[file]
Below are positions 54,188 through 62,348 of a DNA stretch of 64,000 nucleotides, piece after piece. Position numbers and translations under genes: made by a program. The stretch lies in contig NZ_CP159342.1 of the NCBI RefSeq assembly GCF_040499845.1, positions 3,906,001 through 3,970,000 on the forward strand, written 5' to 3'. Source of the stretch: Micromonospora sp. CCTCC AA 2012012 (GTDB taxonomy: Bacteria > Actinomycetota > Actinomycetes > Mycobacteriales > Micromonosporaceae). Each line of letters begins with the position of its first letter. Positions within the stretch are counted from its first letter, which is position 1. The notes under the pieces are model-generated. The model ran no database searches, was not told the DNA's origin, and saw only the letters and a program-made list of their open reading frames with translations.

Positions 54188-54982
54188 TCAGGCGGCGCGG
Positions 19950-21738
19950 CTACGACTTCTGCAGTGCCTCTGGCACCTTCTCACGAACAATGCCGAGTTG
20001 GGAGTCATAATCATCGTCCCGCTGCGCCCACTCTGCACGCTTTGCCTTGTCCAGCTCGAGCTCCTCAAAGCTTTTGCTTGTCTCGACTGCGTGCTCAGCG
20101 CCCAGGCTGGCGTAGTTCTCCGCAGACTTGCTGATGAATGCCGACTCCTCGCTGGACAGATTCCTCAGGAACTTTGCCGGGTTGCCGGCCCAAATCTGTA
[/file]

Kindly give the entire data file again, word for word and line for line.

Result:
Below are positions 54,188 through 62,348 of a DNA stretch of 64,000 nucleotides, piece after piece. Position numbers and translations under genes: made by a program. The stretch lies in contig NZ_CP159342.1 of the NCBI RefSeq assembly GCF_040499845.1, positions 3,906,001 through 3,970,000 on the forward strand, written 5' to 3'. Source of the stretch: Micromonospora sp. CCTCC AA 2012012 (GTDB taxonomy: Bacteria > Actinomycetota > Actinomycetes > Mycobacteriales > Micromonosporaceae). Each line of letters begins with the position of its first letter. Positions within the stretch are counted from its first letter, which is position 1. The notes under the pieces are model-generated. The model ran no database searches, was not told the DNA's origin, and saw only the letters and a program-made list of their open reading frames with translations.

Positions 54188-54982
54188 TCAGGCGGCGCGG
Positions 19950-21738
19950 CTACGACTTCTGCAGTGCCTCTGGCACCTTCTCACGAACAATGCCGAGTTG
20001 GGAGTCATAATCATCGTCCCGCTGCGCCCACTCTGCACGCTTTGCCTTGTCCAGCTCGAGCTCCTCAAAGCTTTTGCTTGTCTCGACTGCGTGCTCAGCG
20101 CCCAGGCTGGCGTAGTTCTCCGCAGACTTGCTGATGAATGCCGACTCCTCGCTGGACAGATTCCTCAGGAACTTTGCCGGGTTGCCGGCCCAAATCTGTA